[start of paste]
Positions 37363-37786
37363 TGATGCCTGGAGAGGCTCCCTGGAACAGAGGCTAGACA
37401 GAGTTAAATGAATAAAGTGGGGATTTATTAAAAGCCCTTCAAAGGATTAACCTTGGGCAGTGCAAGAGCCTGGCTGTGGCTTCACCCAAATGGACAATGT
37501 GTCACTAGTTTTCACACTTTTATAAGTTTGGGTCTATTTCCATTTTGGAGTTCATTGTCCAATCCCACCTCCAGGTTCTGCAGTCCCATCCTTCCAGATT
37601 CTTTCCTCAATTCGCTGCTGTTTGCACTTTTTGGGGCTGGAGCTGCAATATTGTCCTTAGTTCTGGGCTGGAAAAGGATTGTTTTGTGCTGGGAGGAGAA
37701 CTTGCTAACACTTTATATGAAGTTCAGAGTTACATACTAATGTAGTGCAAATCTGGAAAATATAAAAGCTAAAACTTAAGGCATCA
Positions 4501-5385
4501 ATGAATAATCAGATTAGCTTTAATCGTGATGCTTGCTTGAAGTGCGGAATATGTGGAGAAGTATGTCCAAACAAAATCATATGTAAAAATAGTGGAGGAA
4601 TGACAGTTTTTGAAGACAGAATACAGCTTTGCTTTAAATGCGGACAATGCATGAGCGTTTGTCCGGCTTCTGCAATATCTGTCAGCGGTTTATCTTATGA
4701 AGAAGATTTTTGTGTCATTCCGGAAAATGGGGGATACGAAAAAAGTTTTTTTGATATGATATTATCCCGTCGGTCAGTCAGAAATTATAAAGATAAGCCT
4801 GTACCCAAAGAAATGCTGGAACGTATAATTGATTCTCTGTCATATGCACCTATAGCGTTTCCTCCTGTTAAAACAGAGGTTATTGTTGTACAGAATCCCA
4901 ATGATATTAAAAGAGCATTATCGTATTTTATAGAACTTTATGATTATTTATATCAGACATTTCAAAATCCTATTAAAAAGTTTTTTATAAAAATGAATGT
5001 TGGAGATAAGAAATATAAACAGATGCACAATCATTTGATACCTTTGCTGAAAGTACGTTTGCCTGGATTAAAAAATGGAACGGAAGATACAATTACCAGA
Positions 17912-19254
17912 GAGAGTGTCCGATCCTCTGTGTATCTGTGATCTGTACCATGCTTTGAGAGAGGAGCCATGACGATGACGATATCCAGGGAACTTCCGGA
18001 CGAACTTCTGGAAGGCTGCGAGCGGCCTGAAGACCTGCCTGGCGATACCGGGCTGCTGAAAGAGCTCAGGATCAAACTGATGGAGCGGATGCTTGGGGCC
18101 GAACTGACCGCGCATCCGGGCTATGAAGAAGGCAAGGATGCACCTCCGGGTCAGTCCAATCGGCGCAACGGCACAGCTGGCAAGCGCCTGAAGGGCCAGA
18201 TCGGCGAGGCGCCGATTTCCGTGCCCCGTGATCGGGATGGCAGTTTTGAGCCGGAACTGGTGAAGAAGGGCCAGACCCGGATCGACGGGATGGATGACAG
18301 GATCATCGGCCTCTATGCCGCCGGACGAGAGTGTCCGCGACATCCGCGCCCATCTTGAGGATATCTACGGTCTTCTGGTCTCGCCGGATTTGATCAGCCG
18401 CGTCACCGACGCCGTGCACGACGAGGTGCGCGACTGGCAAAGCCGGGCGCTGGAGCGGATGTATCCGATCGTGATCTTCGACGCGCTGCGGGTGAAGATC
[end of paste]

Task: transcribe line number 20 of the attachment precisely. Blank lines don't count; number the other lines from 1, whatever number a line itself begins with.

18401 CGTCACCGACGCCGTGCACGACGAGGTGCGCGACTGGCAAAGCCGGGCGCTGGAGCGGATGTATCCGATCGTGATCTTCGACGCGCTGCGGGTGAAGATC